Pokémon Go, which has already taken the world by storm, but is not yet released in India, has already overtaken the Tinder and Twitter record for its number of downloads and engagement in the first few days.
This unique warp bubble in Pokémon Go then leads you out into the real world looking for creatures. The game uses GPS to detect your location and then shows you nearby spots where the creatures can be found. The more you dare to step out, the better it gets. But, people who have already played it for a few days swear that it's not just another hunt.
So how is Pokémon Go monetised?
Niantic (dubbed The Pokémon Company) makes money by selling coins. Users purchase coins using real money and the coins are used to buy items that enhance the entire gaming experience. One of the popular things to purchase in the game are 'lures'.
A lure, when activated, attracts creatures to that area. They last 30 minutes each. Lures only work when activated as a module in a 'Pokéstop' which is a geographical location chosen by Niantic where players can re-charge their Poké balls.
When purchased in bulk, it costs about $1.20 per hour. Let's say, a retail store or brick-and-mortar business is located close to a Pokéstop; you can attract players of the game to your location. But, Niantic has not been talking to businesses to monetise the game, so the opportunity for marketers is purely hypothetical at the moment in spite of news that the game is attracting the likes of McDonalds. If you can buy Pokéstops and Gyms (which you reach after level 5), there is a possibility of creating further monetising opportunities.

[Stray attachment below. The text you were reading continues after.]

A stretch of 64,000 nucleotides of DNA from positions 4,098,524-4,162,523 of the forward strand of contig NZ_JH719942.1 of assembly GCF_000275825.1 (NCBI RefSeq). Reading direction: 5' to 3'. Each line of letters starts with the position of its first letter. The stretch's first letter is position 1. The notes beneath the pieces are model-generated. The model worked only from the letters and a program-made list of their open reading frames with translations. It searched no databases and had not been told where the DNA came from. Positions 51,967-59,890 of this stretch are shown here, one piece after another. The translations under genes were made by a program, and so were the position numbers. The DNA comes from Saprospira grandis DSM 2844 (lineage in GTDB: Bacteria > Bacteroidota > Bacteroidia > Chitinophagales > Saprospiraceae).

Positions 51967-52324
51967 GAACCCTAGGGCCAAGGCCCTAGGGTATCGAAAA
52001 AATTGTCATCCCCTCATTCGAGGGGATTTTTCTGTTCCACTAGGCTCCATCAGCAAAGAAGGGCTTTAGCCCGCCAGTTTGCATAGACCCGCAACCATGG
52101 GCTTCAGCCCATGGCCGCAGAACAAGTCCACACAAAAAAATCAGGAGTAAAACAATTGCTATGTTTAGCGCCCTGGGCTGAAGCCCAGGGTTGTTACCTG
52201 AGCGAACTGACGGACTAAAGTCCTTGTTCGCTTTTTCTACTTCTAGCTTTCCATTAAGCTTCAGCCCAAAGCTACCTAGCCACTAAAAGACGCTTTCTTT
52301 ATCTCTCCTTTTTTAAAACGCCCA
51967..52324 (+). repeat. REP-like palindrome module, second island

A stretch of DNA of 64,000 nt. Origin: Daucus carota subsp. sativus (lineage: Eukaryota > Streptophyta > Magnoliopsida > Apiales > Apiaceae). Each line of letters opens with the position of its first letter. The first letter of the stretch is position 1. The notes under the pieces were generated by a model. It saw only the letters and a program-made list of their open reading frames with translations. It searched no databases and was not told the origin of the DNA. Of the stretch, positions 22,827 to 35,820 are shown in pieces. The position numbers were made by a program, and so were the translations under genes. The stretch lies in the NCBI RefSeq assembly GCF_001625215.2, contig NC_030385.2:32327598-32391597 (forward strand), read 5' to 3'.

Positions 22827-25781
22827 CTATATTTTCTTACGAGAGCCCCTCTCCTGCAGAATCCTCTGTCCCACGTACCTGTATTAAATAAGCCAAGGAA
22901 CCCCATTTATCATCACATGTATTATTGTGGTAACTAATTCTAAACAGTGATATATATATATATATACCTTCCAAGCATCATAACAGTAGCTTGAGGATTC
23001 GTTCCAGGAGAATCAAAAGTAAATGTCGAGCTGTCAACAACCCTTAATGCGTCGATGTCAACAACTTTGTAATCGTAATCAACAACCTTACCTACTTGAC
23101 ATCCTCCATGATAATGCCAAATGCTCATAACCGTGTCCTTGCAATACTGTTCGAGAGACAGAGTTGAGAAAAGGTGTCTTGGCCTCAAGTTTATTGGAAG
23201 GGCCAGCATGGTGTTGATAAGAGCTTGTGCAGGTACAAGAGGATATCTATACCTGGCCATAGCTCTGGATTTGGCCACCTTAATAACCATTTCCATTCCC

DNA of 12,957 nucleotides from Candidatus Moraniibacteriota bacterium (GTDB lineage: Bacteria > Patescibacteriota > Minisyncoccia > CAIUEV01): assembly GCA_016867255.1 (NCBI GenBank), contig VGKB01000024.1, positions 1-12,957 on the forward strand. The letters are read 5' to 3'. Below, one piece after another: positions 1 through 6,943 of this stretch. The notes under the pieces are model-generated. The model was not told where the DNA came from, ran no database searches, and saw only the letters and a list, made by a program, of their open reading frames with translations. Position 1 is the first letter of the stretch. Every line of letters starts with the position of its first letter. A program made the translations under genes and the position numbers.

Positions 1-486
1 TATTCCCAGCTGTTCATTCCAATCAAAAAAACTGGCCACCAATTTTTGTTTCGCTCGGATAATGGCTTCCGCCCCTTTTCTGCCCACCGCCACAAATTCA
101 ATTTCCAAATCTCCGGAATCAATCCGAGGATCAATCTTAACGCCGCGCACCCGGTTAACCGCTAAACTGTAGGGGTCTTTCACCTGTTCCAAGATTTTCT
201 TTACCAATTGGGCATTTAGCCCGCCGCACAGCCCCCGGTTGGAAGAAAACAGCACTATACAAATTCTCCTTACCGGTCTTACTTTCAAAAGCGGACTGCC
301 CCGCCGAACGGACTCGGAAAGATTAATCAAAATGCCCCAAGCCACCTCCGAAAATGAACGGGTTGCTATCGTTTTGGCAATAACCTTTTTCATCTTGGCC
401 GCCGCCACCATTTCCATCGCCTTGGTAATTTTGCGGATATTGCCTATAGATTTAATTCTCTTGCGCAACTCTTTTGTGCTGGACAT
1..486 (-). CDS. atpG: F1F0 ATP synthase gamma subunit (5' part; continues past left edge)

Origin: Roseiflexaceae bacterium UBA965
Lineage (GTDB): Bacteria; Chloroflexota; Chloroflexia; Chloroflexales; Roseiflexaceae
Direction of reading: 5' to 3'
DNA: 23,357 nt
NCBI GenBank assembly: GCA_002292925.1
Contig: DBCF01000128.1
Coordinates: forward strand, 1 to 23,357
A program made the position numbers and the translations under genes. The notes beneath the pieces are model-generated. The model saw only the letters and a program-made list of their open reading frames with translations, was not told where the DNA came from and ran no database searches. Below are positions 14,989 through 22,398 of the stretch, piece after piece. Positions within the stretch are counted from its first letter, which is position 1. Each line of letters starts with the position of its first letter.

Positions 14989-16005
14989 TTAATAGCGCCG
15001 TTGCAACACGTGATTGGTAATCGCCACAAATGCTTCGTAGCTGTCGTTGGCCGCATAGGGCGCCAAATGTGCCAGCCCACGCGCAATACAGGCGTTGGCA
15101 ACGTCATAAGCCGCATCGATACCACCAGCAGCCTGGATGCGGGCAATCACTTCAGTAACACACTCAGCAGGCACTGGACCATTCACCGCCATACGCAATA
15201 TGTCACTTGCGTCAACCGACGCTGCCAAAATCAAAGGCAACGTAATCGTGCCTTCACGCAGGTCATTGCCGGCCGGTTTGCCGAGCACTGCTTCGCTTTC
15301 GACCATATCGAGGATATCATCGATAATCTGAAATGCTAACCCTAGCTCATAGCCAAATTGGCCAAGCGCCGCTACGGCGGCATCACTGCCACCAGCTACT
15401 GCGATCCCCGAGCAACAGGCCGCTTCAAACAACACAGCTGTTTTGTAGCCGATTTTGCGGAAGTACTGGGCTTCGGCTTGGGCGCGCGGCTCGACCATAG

So, what will happen if it is introduced in India?
Considering the fact that the number and density of people and cars/two wheelers in India are perhaps the highest in the world, we may create more traffic jams and overcrowd our streets, since there is really no space for critters to hide.
Overseas, people are falling off cliffs, getting shot at, and crashing their cars leading to serious injuries while paying the game. Imagine getting stuck in a narrow street in Mumbai's Kalbadevi with people, cars, handcarts, and filth, looking for monsters.
In the meantime, everyone is waiting and watching to determine if this is a fad that will die, if they will see the bell-shaped curve of users move quickly into the 'early majority', or if it is a mere precursor to better and more exciting games that will melt and mould geography with augmented reality.
Whatever it is, it may take attention away from other media, especially social media. But, for the moment, the early movers seem comfortable sinking deep into a kind of mediated reality - a reality modified by a miniscule silicon chip.
(The author is chief mentor, HGS Interactive)